Border protection measures preventing counterfeit and pirated goods entering New Zealand will no longer be the sole responsibility of rights holders, and Customs will soon also be able to stop infringing goods from exiting New Zealand.
Currently, copyright or trade mark owners can lodge a border protection notice with Customs, recording the details of their brand or artwork. Once the notice is filed (and a $5000 bond paid), Customs monitors the importation of goods and detains any that it determines are infringing those trade marks or copyright works. The goods are detained and the importer and rights holder who filed the notice are advised. From there, the importer can voluntarily forfeit the goods (in which case the goods are destroyed) or make a claim for the goods. If a claim is made the rights holder has a limited time to persuade the importer to forfeit the goods or file proceedings in the High Court for an order declaring the goods to be infringing. If no action is taken, Customs will release the detained goods to the importer.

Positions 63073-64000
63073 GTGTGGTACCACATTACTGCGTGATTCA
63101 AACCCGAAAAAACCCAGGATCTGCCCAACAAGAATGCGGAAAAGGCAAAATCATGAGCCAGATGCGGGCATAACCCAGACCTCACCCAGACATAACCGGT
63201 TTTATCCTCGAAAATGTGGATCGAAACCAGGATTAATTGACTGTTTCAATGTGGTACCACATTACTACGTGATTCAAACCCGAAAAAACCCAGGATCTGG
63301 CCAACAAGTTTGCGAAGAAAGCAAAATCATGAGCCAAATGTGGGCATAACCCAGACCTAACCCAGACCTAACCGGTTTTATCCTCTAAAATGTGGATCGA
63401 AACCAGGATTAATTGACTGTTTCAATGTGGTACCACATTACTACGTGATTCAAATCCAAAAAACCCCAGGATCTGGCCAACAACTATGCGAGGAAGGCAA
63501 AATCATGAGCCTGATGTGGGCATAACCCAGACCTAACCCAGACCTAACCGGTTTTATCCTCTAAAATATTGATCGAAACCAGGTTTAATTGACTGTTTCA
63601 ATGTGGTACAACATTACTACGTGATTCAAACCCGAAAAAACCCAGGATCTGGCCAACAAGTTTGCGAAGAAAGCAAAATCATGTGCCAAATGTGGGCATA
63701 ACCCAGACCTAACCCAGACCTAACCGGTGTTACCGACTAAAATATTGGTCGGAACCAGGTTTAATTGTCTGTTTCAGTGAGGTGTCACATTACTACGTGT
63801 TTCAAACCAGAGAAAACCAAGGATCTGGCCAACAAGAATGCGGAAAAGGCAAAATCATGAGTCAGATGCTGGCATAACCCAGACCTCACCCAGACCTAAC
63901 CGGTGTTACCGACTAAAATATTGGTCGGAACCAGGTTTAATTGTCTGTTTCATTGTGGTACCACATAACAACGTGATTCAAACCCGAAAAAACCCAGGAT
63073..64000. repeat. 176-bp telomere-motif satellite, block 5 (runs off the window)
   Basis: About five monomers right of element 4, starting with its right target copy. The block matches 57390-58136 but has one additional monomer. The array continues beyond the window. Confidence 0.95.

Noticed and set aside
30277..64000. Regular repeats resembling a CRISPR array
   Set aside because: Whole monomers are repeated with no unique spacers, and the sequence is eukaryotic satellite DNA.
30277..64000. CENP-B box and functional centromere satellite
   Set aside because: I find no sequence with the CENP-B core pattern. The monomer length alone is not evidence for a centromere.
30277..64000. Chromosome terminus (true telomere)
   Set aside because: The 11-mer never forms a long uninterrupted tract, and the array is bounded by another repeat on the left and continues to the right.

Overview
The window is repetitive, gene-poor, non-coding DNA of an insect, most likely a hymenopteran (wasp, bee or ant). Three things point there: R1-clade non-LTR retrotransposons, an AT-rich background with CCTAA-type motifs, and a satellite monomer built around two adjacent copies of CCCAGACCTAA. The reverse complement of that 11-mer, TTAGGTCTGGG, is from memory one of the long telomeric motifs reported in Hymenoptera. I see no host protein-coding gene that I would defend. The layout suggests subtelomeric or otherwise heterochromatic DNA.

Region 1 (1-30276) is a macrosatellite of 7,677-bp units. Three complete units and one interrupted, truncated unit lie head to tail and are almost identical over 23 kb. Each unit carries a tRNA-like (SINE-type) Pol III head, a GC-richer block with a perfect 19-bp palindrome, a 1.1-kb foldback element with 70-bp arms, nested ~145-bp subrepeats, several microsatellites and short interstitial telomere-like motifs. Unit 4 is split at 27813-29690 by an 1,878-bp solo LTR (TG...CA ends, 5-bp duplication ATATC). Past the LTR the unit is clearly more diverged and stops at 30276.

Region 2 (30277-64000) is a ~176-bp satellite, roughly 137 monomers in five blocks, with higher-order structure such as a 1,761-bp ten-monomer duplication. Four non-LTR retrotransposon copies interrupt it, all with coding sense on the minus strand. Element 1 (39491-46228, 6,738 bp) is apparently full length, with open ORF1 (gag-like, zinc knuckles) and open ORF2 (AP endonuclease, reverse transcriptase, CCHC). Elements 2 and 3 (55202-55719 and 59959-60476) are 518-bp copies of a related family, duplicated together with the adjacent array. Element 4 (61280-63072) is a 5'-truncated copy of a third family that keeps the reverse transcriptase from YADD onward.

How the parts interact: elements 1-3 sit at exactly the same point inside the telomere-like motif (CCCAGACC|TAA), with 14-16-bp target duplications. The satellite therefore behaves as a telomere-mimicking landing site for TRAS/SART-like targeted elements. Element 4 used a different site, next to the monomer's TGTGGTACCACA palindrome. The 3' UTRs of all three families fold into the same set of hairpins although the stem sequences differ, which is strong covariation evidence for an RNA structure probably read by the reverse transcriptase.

Customs notices are a powerful tool for copyright and trade mark owners to stop counterfeit products entering New Zealand. As a result of the Comprehensive and Progressive Agreement for Trans-Pacific Partnership (CPTPP), from 30 December 2018 that tool will get even stronger.